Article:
Manchester Online (11/28/2003), Return of the Mac
Manchester Online, November 28, 2003
Return of the Mac
by Kevin Bourke
When drummer Mick Fleetwood casually observes, "nothing ordinary ever happened to this band", he is, if anything, understating the soap opera-like story of Fleetwood Mac.
Except that even the most fevered of scriptwriters would hardly dare to dream up a comparable litany of success, failure, love, hate, disappearance, alcoholism, madness, walkouts, sex, drugs and rock'n'roll!
So when, fifteen minutes or so into a genuinely impressive two and a half hour set from the band, Lindsey Buckingham observes with feeling "It's been a difficult and always strange trip, but the point is here we are", there's a real poignancy to the moment that transcends the usual rock'n'roll posing.
The amazing thing is that this explosively conflicted, enormously successful band genuinely do seem to be having great time on stage and, moreover, enjoying each other's company.
Musically, I suspect they've rarely been better or more entertaining and, whilst the songs from the new Say You Will album more than hold their own, hearing songs like The Chain, Second Hand News, Go Your Own Way and Tusk in this context reminds you that they've sold godzillions of records because of the music, not the gossip.
Backstage, a relaxed and garrulous Fleetwood, whose onstage antics are one of the high points of the show, good-humouredly admits to almost all of the stories but is anxious not so much to play them down as to accentuate the positive in the current rebirth of the Mac.
As one half, with bassist John McVie, of the nucleus of the band since 1967, is it, I wondered, more or less fun to be part of today's massive touring machine than to be endlessly trundling up and down the British motorways as part of a struggling British blues boom band?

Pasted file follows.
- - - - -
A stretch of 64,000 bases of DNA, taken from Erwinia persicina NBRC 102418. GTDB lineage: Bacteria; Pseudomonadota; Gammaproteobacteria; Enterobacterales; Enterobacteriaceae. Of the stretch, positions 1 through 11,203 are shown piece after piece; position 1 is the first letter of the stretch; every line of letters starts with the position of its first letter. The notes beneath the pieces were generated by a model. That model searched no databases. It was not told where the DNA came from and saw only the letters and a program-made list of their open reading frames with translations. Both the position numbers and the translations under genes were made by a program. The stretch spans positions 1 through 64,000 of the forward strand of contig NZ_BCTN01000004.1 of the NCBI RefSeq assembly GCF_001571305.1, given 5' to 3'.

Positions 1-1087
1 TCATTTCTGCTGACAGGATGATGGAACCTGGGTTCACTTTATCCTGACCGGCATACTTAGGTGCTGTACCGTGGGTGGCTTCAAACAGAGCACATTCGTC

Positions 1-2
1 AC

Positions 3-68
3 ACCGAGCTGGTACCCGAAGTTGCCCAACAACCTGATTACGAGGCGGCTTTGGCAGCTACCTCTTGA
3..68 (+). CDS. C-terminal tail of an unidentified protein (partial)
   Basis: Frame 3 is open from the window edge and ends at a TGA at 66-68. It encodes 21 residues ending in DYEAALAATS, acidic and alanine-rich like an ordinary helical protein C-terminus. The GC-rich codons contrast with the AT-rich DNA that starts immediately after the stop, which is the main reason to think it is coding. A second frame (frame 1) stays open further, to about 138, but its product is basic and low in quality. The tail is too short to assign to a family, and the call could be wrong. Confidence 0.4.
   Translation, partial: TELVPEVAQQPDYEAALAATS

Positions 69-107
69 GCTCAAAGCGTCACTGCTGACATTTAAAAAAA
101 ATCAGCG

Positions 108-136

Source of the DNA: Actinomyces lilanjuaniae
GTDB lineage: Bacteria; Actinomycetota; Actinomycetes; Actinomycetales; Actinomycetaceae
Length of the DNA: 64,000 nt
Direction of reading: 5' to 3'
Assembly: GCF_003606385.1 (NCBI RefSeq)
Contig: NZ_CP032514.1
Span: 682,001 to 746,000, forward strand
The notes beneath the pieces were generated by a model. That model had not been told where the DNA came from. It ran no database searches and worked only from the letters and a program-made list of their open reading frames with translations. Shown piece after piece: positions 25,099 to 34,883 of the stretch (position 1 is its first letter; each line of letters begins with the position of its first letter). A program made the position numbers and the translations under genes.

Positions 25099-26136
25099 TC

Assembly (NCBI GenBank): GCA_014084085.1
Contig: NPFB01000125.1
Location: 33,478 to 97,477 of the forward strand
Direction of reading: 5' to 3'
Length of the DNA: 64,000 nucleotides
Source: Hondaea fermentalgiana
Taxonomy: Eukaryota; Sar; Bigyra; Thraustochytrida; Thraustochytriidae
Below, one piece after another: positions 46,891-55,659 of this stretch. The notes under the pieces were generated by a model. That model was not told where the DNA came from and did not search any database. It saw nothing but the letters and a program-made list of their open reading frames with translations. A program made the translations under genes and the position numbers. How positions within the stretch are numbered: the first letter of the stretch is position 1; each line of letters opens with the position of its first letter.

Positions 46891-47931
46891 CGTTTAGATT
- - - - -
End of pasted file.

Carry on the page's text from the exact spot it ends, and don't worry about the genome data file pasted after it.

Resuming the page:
"In a way, things are simpler now but playing is playing and if you'd asked me that in the middle of the seventies and eighties - at least when I could actually talk! - I would say, hey, things have gotten out of hand. But things are a lot simpler and purer in many ways now.
"Life is a bit more meaningful and, hopefully, a little less selfish than it has been in certain periods of our existence.
"Don't get me wrong, I can understand why people are so fascinated by some parts of our legacy, but the hard part of talking about it is that you don't want to romanticize something that ended up being very dangerous and not very happy, with excesses in alcohol and drugs and stuff.
"Even, though, no doubt there are many funny stories and some wild and crazy times, I always try to temper it with saying, without sounding too boring, that it did turn into a nightmare and something that was not any fun at all, just a habit.
"What's more intriguing is the fact that we're doing this now and, ever since Lindsey rejoined for The Dance tour eight years ago, this band has been properly together, with all the intentions of doing what we're doing now and making new music.
"It took us a little while to get there, but it always does with us and at least we can't be accused of abusing our position to go out and make a ton of money, like some bands!
"The upside is that we only do things when we really feel we can and we want to."
2003-11-28 Number of views: